cemiterio da ajuda
— john mateer
We would expect families to be living in the vaults,
so many are small stone houses with painted doors and curtained windows,
the coffins mirror-smooth and on bunks along two walls,
and there are fewer than have been abandoned
on any street in an actual city. Through one grimy window
I see a shelf like a mantelpiece with framed photos
of a woman as a child and as a teenager and then of her as a bridesmaid.
On the clean floor there’s a line of yellow teddy-bears
and in a darkened corner, encircled by fallen petals, a vase of roses.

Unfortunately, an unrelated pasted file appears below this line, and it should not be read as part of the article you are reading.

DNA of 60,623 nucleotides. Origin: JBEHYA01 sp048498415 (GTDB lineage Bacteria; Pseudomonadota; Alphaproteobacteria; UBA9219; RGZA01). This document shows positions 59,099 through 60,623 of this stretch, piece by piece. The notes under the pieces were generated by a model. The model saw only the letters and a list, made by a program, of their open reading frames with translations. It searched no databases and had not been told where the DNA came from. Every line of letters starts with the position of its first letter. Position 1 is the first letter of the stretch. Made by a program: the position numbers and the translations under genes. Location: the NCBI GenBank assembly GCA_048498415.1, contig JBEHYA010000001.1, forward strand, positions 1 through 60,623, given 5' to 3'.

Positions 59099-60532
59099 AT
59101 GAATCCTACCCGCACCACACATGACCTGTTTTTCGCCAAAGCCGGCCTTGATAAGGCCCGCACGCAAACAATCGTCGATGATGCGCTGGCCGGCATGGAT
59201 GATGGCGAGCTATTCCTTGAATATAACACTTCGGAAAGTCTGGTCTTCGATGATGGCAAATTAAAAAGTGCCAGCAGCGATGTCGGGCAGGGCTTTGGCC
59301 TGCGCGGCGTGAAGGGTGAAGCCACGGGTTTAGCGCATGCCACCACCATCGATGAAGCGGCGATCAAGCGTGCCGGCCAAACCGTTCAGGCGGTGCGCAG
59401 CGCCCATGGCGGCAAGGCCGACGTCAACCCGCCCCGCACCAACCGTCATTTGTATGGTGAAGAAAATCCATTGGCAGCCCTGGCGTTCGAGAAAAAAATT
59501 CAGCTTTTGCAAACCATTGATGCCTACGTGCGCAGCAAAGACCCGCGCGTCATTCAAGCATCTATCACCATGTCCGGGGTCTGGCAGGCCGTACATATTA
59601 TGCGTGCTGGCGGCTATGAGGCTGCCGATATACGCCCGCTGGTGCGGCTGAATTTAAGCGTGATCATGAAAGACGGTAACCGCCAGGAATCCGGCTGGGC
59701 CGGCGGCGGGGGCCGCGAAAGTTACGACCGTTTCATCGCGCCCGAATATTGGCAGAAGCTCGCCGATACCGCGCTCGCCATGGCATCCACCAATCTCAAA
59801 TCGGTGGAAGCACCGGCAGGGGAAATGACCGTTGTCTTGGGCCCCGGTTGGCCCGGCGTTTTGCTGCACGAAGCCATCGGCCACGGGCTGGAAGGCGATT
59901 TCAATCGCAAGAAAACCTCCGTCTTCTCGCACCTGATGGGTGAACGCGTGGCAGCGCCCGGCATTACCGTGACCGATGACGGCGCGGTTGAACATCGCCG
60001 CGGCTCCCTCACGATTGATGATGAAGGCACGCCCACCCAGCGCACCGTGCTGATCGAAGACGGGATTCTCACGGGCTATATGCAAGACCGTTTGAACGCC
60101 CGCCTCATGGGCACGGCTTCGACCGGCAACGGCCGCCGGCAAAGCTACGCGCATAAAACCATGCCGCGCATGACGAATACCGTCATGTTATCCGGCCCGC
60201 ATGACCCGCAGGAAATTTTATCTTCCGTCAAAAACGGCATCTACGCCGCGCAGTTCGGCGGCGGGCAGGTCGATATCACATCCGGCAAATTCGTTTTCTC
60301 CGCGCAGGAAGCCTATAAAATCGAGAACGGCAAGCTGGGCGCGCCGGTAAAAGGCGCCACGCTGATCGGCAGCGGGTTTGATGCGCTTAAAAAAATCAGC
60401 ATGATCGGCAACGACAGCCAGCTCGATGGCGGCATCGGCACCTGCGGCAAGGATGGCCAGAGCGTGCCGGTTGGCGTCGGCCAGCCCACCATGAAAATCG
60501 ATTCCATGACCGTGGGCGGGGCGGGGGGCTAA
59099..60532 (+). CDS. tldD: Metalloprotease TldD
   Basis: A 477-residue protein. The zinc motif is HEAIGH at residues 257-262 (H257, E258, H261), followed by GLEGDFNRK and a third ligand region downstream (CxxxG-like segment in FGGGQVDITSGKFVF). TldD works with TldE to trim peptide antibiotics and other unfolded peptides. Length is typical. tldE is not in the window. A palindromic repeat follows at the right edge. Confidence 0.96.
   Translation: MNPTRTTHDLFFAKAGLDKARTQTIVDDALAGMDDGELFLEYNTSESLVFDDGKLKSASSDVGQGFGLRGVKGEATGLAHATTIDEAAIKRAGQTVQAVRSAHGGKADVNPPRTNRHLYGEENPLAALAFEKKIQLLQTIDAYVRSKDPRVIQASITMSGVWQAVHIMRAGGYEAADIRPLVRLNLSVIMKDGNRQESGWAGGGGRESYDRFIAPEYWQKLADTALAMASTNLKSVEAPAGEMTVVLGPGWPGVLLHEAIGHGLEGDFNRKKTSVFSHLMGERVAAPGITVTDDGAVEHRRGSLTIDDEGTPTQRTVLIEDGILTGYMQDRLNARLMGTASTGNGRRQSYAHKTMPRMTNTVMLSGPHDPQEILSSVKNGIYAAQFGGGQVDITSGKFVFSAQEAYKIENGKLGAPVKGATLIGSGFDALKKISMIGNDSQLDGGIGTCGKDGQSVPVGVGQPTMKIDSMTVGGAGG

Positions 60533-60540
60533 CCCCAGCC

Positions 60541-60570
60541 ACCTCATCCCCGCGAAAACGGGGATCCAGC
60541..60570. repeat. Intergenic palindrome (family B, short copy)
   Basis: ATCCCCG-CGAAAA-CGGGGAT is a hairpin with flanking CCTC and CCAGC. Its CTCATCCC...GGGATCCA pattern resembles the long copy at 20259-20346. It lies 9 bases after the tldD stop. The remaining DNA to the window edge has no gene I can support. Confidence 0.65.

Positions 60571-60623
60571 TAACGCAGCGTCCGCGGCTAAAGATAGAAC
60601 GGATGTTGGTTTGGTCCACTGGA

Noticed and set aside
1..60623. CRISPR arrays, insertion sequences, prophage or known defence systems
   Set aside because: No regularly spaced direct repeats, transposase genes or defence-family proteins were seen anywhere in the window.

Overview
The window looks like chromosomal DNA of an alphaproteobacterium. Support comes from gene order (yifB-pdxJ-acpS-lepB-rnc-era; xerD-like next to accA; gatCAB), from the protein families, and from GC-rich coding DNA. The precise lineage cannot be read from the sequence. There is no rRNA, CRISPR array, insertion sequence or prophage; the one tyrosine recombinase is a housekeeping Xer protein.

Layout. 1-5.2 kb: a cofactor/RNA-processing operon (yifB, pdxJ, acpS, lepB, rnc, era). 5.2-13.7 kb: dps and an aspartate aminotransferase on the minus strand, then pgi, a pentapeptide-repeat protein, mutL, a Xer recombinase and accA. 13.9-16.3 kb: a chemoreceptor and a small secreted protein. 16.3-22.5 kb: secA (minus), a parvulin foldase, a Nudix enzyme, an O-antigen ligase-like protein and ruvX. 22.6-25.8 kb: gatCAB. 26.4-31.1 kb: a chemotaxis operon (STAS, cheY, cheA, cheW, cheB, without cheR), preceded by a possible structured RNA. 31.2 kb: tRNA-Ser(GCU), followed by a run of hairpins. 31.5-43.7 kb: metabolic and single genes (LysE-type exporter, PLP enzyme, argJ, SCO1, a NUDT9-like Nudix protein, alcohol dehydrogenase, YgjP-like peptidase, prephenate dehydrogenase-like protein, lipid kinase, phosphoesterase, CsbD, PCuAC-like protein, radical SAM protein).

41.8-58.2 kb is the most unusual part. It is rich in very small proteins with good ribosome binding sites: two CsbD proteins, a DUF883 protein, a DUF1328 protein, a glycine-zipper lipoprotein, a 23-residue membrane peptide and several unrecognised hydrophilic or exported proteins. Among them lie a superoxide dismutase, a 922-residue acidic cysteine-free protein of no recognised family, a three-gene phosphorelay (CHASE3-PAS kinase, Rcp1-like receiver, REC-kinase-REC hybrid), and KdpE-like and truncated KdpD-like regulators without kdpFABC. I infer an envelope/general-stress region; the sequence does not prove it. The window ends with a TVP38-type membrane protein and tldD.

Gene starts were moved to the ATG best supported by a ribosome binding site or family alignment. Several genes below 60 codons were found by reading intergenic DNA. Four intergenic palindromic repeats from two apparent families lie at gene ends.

Why am I looking in on this sadness? In another vault,
across from the grey dusty coffins, broken shelves;
and in another, a monochrome studio-portrait of the entire family
as would be hung with pride above a matriarch’s bed.
Why am I weeping again as I never do in my adopted country?
Why, as I am wandering the streets of memorial homes and cenotaphs,
hiding in the shade of Cyprus trees charred by the noon sun?
When I cross paths with the three old women bundled in their black,
they don’t murmur Bom dia. To them I am less than the dead,
not even a curator of remains, not even a ghost-writer – a tourist.
I’m sick of this. I can’t stop weeping.